The General Services Administration this week is expected to issue a request for industry proposals for its big upcoming OASIS contract — with some concessions to industry concerns.
The One Acquisition Solution for Integrated Services contract, or OASIS, is a governmentwide acquisition vehicle for complex, integrated services, such as engineering, scientific and financial management.
GSA officials have touted the multibillion-dollar OASIS as a “next generation contract vehicle” helping agencies meet professional services needs in a way they can’t by using less flexible multiple awards schedules. OASIS will allow for variety of contract types, including hybrid and cost reimbursable.
But one persistent and early concern among industry observers was that GSA, in a draft request for proposals, insisted on a contractor scoring approach giving more weight to contractor past performance on government projects than to private-sector work.
When questioned about the approach by an industry trade group about two months ago, GSA Administrator Dan Tangherlini didn’t defend the provision, but he didn’t promise any changes, either. Instead, he pledged to get an explanation from his agency’s OASIS team.
Weeks later, Jim Ghiloni, GSA’s program manager for OASIS, wrote in a blog post that, among other OASIS changes, scoring variance between federal and nonfederal work to demonstrate past performance was removed.
The change came after the Professional Services Council (PSC), a prominent trade group, told GSA in a letter that it didn’t make sense for commercial-sector past performance to be given less weight than government work.
“In fact, the federal government has a long record of permitting and evaluating contractor past performance on commercial sector work,” PSC’s chief executive, Stan Soloway, wrote in a letter to GSA seeking the change.
Alan Chvotkin, executive vice president for PSC, called GSA’s initial approach “artificial” in a recent interview.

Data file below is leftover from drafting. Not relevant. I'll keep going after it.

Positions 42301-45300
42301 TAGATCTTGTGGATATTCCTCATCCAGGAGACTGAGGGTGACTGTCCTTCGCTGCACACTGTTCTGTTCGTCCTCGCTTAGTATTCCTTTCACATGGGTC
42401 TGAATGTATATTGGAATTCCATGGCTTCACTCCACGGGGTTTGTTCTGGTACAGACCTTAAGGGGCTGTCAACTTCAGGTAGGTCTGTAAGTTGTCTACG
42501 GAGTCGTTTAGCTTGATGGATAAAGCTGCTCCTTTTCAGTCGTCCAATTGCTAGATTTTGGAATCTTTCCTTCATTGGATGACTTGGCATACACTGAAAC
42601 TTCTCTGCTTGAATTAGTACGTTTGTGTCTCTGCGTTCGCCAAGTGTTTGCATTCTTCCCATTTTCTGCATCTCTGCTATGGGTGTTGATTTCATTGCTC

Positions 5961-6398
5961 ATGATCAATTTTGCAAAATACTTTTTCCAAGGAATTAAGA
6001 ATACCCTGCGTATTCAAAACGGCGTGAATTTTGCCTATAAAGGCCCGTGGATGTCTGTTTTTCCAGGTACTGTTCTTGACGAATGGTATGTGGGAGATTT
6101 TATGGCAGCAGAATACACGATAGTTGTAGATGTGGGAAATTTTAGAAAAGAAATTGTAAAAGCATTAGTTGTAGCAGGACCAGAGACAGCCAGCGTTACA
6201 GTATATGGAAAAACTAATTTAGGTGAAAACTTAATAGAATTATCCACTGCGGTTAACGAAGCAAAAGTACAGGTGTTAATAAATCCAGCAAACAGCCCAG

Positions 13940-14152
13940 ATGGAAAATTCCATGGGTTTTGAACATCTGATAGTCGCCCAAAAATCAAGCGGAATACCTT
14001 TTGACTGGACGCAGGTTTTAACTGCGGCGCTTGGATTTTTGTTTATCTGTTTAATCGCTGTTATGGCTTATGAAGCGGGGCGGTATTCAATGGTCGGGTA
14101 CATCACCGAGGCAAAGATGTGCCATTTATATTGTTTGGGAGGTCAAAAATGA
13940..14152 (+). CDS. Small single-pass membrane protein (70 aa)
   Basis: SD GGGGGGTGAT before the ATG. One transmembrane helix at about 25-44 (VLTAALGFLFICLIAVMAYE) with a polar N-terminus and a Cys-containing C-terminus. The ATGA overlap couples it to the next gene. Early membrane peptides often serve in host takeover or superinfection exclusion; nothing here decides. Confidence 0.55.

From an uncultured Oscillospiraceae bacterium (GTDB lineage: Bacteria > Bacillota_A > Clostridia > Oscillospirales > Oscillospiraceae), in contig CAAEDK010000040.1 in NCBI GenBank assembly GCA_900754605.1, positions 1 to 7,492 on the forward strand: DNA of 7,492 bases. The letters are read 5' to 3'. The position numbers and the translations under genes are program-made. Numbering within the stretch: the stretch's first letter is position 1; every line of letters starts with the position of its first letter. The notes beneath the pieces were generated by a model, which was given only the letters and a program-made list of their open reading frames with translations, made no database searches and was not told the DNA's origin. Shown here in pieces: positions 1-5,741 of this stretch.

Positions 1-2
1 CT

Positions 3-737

“The quality of the work is the quality of the work,” he said. “Sometimes, the work in the commercial sector is as sophisticated or more so than some of the government projects.”
Chvotkin said industry won’t get everything it wants, but he credited GSA with having an open dialogue.
“I think GSA is doing everything it can to balance out the needs of the government agencies with the ability of the private sector to compete for, win and ultimately be able to fulfill the agency needs,” he said.
Still, Ghiloni explained in another recent blog post on the GSA website that OASIS — and OASIS SB, a set-aside contract for small businesses — shouldn’t be a company’s first foray into federal contracting.
“There are a great deal of unique features to government contracting, and there is great value to our customers in knowing that all OASIS and OASIS SB primes know how to manage the federal procurement process,” Ghiloni wrote.
While he said the initial scoring approach penalized commercial work, Ghiloni said enough scoring factors lean favorably toward government work that there’s no need to downgrade scores for commercial experiences.
“We don’t expect any perfect scores, even for individual experiences,” he wrote. “Some commercial work will score out higher than some federal and vice versa and that is fine with us.”
The contract figures prominently into Tangherlini’s goal of increasing how much other agencies rely on GSA to buy products and services.
“We want to be the U.S. government’s buying agency,” he said. “We want to realize the point of why we were created.” ■